**Quin Snyder's Missouri Tigers lose (at home!) to SAM HOUSTON STATE. Blink a couple of times and read that again: SAM HOUSTON STATE. This gives Missouri losses three years in a row to teams that have absolutely no business beating them. Belmont, Davidson and now SAM HOUSTON STATE. In Missouri's home opener. A game they haven't lost in 32 years. If this doesn't begins Quin's death march, I don't know what it takes. Get a load of these quotes:

“Obviously,” Snyder said, “if we play like this, it’s going to be an awfully long season.”

“I think it’s reflective of us not accepting who we are,” Snyder said of the implication that Missouri took this opponent lightly. “And frankly I’m really surprised by that in light of what these guys have been through.

“I’m shocked that we don’t understand that. I thought that’s something that would be burned on our heart, the lessons about how much energy we have to play with.”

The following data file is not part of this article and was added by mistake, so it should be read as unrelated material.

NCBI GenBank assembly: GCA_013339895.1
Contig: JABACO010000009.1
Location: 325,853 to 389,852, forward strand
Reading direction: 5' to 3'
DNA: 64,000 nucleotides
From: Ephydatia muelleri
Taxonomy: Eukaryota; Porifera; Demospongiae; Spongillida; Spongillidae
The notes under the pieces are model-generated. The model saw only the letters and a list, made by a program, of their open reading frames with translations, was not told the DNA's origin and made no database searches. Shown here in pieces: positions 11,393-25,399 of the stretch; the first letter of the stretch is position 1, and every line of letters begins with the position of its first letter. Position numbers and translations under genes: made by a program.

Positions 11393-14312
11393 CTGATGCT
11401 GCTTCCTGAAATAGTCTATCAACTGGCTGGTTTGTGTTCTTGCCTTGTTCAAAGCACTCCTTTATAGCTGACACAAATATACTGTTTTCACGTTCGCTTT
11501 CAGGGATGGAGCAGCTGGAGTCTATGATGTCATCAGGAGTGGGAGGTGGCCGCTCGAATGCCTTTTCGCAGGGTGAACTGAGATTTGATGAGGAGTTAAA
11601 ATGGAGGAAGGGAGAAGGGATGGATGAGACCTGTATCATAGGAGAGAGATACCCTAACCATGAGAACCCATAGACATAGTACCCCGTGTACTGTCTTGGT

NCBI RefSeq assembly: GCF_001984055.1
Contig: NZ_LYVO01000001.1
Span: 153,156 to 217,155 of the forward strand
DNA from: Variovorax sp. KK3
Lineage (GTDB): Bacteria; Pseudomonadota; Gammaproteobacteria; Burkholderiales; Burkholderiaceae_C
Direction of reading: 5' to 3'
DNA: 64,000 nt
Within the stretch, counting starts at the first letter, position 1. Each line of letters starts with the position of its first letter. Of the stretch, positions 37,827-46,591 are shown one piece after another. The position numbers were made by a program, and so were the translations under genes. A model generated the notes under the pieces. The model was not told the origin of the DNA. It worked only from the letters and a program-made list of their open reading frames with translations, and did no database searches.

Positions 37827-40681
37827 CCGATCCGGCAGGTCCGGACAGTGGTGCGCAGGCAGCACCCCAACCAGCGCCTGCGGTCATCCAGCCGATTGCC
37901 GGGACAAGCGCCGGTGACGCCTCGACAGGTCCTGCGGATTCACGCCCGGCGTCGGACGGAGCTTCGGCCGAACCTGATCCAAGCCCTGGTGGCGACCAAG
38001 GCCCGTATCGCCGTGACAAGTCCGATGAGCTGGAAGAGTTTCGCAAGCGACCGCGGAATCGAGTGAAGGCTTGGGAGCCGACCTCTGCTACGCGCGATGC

Maybe it's just me, but I'm pretty sure the coach's main responsibility is to make sure he puts his charges in a position to do the best they can. That might entail having them run to achieve superior cardio-vascular fitness. That might also entail imploring to them to understand that each game is important and deserves maximum focus. Old Sam Houston managed to do that, defeating Santa Anna after Texas forces got whupped at the Alamo. Looks like Quin needs to take a page out of history if he wants to stay at Missouri much longer.

**I'm working up some thoughts for a take on pop culture. Stay tuned in the next day or two...


Up and down.

Good and bad.

Exciting and boring.

In my opinion, this is the sort of game that is going to define the upcoming regular season for KU basketball.

A decent first half showing followed by a sloppy and out-of-rythm performance in the second half. On a team so young and inexperienced, there is little reason to expect anything other than this. There were flashes of brilliance and flashes of immaturity. In the end, it makes me dream of what's to come.